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MATCH

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Table-Driven LL(1) Parsers Creating recursive-descent parsers can be automated, but –Size of parser code –Inefficiency: overhead of method calls and returns To create table-driven parsers, we use stack to simulate the actions by MATCH() and calls to nonterminals’ procedures –Terminal symbol: MATCH –Nonterminal symbol: table lookup –(Fig. 5.8)

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PUSH MATCH POP ERROR APPLY POP PUSH PEEK PARSER

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How to Build LL(1) Parse Table The table is indexed by the top-of-stack (TOS) symbol and the next input token –Row: nonterminal symbol –Column: next input token –(Fig. 5.9)

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ILL ABLE

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Obtaining LL(1) Grammars It’s easy to violate the requirement of a unique prediction for each combination of nonterminal and lookahead symbols –Common prefixes –Left recursion

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Common Prefixes Two productions for the same nonterminal begin with the same string of grammar symbols –Ex. (Fig. 5.12) Not LL(k) Factoring transformation –Fig. 5.13 –Ex. (Fig. 5.14)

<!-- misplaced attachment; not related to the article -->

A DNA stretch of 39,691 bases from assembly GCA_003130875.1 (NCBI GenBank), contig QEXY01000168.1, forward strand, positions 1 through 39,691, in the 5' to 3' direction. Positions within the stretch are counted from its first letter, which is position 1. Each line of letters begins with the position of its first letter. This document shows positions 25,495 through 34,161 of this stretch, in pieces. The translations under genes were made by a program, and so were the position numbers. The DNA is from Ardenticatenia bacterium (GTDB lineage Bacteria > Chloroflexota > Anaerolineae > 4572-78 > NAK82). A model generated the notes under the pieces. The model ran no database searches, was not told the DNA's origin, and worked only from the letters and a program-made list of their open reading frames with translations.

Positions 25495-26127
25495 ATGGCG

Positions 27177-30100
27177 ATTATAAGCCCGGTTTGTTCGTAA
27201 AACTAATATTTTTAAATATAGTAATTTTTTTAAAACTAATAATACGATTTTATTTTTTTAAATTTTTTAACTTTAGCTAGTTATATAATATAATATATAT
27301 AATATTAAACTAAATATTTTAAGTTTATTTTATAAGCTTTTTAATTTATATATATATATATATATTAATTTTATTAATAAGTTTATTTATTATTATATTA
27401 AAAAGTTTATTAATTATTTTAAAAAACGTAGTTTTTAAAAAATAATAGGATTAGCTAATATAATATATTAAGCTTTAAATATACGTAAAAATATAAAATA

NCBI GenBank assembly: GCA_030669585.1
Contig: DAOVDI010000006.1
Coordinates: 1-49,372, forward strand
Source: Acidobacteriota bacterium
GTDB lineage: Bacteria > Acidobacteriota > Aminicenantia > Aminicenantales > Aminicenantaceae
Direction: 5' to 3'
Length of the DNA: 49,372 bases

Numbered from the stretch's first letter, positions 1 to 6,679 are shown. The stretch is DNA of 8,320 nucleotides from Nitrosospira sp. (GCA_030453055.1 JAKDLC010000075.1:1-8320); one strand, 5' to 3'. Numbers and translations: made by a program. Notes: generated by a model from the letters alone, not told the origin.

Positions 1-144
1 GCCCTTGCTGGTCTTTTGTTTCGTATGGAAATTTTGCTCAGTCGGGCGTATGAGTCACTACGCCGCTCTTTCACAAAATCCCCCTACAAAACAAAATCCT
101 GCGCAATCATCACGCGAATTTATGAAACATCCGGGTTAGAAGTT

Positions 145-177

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ACTOR

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LIMINATE EFT ECURSION

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Left Recursion A production is left recursive if its LHS symbol is also the first symbol of its RHS –E.g. StmtList StmtList ; Stmt –A A | –(Fig. 5.15 & Fig. 5.16)

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A Non-LL(1) Language Almost all common programming language constructs: LL(1) –One exception: if-then-else ( dangling else program) –Can be resolved by mandating that each else is matched to its closest unmatched then –(Fig. 5.17)

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Ambiguous (Chap. 6) –E.g. if expr then if expr then other else other If expr then { if expr then other else other } If expr then { if expr then other } else other -> at least two distinct parses Dangling bracket language (DBL) –DBL={[ i ] j |i≥j≥0} if expr then Stmt -> [ (opening bracket) else Stmt -> ] (optional closing bracket)

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Fig. 5.18(a) –S [ S CL | λ CL ] | λ E.g. [[] Fig. 5.18(b) –S [ S | T T [ T ] | λ

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It’s not LL(k) –[ Predict( S [S ) [ Predict( S T ) [[ Predict 2 ( S [S ) [[ Predict 2 ( S T ) … [ k Predict k ( S [S ) [ k Predict k ( S T )

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Properties of LL(1) Parsers A correct, leftmost parse is constructed All grammars in LL(1) are unambiguous All table-driven LL(1) parsers operate in linear time and space with respect to the length of the parsed input

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Thanks for Your Attention!